Modern technology seems like it may be heralding the arrival of the sci-fi future everyone’s been patiently waiting for. While new tech developments can transform the lives and businesses for the better, it can be incomprehensible to the average person. Businesses these days therefore depend heavily on IT and cybersecurity professionals in order to keep things running smoothly. Here’s what you need to know.
One of the most prominent roles of both IT and cybersecurity professionals is to maintain the structural integrity and the security of a business’s network. This starts on the basic level of encryption. Data encryption is the process of rendering data indiscernible so that bad actors that intercept it can’t do anything with it. This vital function of online and networking security isn’t a given, however, and the operators of a network will be responsible for purchasing TLS certification. What is TLS? TLS stands for Transport Layer Security, and it’s the difference between a secure network and an unsecure one. TLS and SSL are cryptographic protocols that protect internet and network users from having their personal or business data from falling into the wrong hands, and the presence of TLS is indicated online by HTTPS instead of just HTTP in a website’s URL. While this feature isn’t inherent to a network, it’s all but necessary for protecting yourself, as well as for marketing, as modern search engines prioritize secure websites in their results as a means of encouraging more security on the part of businesses.
Security Best Practices
Cyber security is largely the domain of hardware and software, but it also depends heavily on individual users conducting themselves appropriately. This can be difficult to coordinate in the context of a business with many employees, making sufficient training a necessity. Knowing what to look for in order to avoid malware is an essential skill that every employee needs to know, for example. Passwords are also a point of contention, because it’s a natural human impulse to create a password that holds some kind of meaning to you in order to make it easier to remember. However, this also makes the password less secure, because it is subject to simple guesswork on the part of potential hackers. Multi factor authentication can also prevent security breaches by demanding not only a password, but also another form of verification, often a cell phone app. This means that a hacker would need both the password and the phone in order to infiltrate the network.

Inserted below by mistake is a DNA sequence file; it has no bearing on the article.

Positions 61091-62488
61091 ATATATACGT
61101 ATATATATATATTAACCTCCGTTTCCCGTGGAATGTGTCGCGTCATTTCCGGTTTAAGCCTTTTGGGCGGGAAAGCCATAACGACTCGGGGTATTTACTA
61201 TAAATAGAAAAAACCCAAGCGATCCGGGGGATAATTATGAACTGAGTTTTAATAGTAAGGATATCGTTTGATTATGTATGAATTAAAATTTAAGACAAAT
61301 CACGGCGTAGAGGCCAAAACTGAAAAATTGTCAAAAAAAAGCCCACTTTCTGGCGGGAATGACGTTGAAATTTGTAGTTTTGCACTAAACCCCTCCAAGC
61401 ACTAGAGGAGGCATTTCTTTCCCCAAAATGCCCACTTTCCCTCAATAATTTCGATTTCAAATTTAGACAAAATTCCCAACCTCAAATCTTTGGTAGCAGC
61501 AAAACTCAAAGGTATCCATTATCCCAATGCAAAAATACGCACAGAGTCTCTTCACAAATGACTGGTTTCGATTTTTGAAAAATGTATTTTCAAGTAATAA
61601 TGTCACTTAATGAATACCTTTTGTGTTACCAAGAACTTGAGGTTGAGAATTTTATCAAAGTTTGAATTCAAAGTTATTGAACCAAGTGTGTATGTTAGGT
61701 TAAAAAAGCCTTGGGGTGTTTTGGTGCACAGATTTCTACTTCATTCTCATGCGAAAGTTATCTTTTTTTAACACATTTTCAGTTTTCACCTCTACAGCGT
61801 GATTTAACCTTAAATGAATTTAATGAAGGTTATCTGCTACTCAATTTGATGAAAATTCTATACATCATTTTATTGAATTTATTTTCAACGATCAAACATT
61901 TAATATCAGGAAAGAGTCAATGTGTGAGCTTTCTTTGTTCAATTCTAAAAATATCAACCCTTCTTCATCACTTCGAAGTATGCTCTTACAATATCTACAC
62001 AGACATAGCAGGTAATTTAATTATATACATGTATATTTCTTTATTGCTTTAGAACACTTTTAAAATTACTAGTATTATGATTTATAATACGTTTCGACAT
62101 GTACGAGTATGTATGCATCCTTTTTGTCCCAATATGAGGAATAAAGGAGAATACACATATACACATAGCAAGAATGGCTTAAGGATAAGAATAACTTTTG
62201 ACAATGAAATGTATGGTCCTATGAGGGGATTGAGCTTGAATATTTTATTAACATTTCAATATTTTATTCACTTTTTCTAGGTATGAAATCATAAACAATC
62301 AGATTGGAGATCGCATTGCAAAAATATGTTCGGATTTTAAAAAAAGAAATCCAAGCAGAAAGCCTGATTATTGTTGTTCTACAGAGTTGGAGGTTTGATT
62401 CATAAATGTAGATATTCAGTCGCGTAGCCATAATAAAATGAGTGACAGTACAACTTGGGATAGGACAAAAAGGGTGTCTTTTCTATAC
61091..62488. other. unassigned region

For all of the best practices you put into place, user error accounts for 90% of security breaches, and that means you need a comprehensive safety net to protect you when something goes wrong. Cybersecurity software comes in many forms, each with their own strengths and weaknesses. No single piece of software can protect you from everything, so it truly takes a village to protect you from the full arsenal that hackers have at their disposal. Antimalware software can protect your network from infection by malware in its many forms by first scanning for harmful files and then quarantining them in order to remove them if possible. Network traffic monitoring software gives you an overview of vital network statistics, allowing you to observe the behavior of users and extrapolate suspicious behavior into potential breaches of security. Intrusion detection and prevention systems provide a one two punch of detecting breaches and responding to them. Putting all of these pieces together, and then some, you can create an intricate web of safeguards that seek to address the flaws inherent in the system in order to keep those weaknesses from being exploited by attackers.
Protecting and maintaining your network is a multifaceted endeavor requiring a wide range of knowledge and skills, and that means that trusting experts is essential for the best possible infrastructure. These tips will give you a place to start, but putting these tips into practice will require additional research or trained professionals.